Scoop politics | 16-10
  • Latest leak of TPPA intellectual property text confirms risk
    On the eve of the latest (non)round of negotiations on the Trans-Pacific Partnership Agreement (TPPA) yet another version of the intellectual property has found its way to Wikileaks ....
    Scoop politics | 16-10
  • New Zealand awarded UN Security Council seat
    International aid agency Oxfam New Zealand welcomes New Zealand’s election to the United Nations Security Council, saying it gives an extraordinary opportunity to make a lasting contribution to international peace and security and improve the lives...
    Scoop politics | 16-10
  • 40 more jobs lost to cheap imports
    40 more jobs lost to cheap imports Another New Zealand manufacturer is closing its doors, giving the lie to the idea that we have a “rock star” economy or any strategy for jobs growth. Wellpack is a paper bag manufacturer...
    Scoop politics | 16-10
  • Pink Batts manufacturer to cut Christchurch jobs
    Pink Batts manufacturer to cut Christchurch jobs 29 roles are to be cut at the Christchurch manufacturing facility of Tasman Insulation, the company which manufacturers the iconic Pink Batts brand of products. The company is proposing to consolidate its...
    Scoop politics | 16-10
  • Kellogg cereal donations help the Sallies feed those in need
    Kellogg New Zealand commits 64,000 serves of breakfast cereal during World Food Day Coinciding with World Food Day this year, Kellogg New Zealand and The Salvation Army are reaching out to less fortunate Kiwis with the donation of 64,000 serves...
    Scoop politics | 16-10
  • National Slips, Labour Hits Lows
    National fail to get post-election bounce but leaderless Labour Party crash to lowest ever support...
    Scoop politics | 16-10
  • NZ parents hope for more than just happy and healthy babies
    Auckland, 16 October 2014 – What do expectant mums and dads hope for their children? According to new research from Growing Up in New Zealand , a baby’s health and happiness may be high up on the list, but today’s...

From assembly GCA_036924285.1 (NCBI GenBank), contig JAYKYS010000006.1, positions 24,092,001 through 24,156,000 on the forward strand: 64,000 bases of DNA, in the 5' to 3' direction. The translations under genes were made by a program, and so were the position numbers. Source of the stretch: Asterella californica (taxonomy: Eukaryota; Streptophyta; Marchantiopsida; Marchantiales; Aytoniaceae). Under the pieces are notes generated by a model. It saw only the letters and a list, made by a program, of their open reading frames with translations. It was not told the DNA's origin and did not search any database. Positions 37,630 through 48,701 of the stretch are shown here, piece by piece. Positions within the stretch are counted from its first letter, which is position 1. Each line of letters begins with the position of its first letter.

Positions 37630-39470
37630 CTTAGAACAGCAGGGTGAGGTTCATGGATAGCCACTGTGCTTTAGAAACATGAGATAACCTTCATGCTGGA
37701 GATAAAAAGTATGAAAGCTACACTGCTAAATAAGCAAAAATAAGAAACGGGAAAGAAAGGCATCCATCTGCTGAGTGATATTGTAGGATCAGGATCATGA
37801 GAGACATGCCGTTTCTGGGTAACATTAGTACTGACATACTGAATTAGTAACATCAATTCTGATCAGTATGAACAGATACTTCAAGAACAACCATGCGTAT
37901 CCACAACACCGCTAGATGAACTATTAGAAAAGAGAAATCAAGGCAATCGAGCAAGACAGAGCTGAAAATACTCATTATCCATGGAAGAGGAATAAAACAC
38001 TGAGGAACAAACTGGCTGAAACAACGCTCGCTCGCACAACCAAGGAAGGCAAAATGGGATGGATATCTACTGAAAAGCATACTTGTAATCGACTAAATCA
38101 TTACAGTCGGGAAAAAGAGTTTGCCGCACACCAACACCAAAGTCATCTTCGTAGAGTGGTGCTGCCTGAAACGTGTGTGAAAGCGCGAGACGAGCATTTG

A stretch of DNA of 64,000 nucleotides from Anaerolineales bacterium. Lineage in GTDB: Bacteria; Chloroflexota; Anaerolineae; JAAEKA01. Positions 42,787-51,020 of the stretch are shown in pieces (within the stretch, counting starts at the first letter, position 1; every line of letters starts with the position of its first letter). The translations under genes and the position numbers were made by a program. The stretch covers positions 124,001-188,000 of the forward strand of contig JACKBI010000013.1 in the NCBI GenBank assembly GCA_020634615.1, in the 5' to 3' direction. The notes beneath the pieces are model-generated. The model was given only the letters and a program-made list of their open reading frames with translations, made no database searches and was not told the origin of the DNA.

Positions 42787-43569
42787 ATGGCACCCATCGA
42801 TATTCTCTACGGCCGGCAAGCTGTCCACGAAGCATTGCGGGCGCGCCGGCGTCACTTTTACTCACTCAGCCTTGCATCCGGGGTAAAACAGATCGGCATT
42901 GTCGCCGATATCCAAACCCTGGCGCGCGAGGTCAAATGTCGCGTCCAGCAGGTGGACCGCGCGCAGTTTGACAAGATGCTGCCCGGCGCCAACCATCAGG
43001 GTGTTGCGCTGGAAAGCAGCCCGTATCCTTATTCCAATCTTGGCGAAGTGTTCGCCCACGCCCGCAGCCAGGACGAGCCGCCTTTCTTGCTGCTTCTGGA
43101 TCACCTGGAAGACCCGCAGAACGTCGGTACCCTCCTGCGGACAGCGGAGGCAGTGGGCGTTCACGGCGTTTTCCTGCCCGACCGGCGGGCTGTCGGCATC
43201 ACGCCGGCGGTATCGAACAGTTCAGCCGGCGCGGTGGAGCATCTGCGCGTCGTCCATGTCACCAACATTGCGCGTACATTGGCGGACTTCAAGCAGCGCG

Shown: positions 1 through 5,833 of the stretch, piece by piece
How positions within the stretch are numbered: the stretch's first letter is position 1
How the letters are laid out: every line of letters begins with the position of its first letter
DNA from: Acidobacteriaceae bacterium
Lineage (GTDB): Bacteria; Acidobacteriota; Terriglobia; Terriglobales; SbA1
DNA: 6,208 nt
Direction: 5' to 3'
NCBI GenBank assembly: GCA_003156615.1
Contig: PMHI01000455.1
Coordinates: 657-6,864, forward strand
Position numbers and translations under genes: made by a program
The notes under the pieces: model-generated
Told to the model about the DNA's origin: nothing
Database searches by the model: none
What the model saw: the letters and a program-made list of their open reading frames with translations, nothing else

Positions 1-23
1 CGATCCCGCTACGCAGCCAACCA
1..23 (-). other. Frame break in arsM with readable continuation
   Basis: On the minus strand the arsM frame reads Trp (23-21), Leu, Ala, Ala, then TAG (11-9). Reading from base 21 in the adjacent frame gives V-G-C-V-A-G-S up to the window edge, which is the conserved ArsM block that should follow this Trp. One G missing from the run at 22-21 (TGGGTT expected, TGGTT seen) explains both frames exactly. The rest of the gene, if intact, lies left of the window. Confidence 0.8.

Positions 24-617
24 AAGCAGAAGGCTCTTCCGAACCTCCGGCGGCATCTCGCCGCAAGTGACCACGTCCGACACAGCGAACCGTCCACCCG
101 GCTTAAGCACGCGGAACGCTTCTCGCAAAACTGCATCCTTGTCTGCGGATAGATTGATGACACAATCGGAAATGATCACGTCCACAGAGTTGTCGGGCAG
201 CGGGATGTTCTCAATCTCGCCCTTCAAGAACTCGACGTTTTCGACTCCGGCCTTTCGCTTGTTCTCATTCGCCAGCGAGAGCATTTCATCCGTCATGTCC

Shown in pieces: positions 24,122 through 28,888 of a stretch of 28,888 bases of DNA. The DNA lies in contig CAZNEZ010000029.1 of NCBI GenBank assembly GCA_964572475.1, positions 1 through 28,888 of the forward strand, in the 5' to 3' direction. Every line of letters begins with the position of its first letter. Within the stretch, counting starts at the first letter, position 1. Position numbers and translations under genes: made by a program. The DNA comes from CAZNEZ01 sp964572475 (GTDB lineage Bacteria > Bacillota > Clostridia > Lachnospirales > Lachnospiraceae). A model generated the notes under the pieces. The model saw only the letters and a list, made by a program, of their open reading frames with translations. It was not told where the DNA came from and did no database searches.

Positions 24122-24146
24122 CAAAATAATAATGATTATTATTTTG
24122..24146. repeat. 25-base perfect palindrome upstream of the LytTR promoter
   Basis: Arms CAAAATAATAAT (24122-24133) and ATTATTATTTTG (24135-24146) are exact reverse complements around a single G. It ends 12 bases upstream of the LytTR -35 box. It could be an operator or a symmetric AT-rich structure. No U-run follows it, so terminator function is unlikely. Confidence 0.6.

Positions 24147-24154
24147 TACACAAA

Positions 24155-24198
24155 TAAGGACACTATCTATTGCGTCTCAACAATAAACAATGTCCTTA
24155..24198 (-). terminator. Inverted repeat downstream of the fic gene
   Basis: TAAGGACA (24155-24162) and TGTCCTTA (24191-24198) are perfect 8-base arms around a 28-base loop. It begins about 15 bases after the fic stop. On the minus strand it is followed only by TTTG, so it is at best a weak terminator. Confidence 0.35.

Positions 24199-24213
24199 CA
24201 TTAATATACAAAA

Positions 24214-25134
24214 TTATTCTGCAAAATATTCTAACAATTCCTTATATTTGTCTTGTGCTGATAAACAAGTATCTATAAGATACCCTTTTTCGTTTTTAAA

Scoop politics | 16-10
  • NZPI backs Minister’s affordable housing stance
    NZPI backs Minister’s affordable housing stance NZPI is supportive of Hon. Dr Nick Smith’s, efforts to use the RMA as a mechanism for taking the heat out of the housing affordability challenge in New Zealand. “As Minister for Environment...
    Scoop politics | 16-10
  • Prime Minister’s OIA Admision Disturbing
    The Taxpayers’ Union is calling for answers after it was revealed on Radio New Zealand’s Morning Report that the Prime Minister’s office routinely flouts its obligations under the Official Information Act. Taxpayers’ Union spokesman, Ben...
    Scoop politics | 16-10
  • NZDIA forum press release
    NZDIA forum press release Wellington - The New Zealand Defence Industry Association, with the support of the NZ Defence Force and the Ministry of Defence, will be holding a two-day international forum on October 21-22 at the Michael Fowler Centre...
    Scoop politics | 15-10
  • BPW NZ calls fashion industry to account
    The New Zealand Federation of Business and Professional Women (BPW NZ) joins the call for action on the use of skinny models and mannequins as it is directly affecting the self-esteem and health of many of our young people....
    Scoop politics | 15-10
  • Electoral Commission introduces Extra Touch for Blind NZers
    The Electoral Commission was presented with the Extra Touch Award by the Association of Blind Citizens of New Zealand (Blind Citizens NZ), in recognition of its successful implementation of Telephone Dictation Voting ahead of its commitment to do so by...
    Scoop politics | 15-10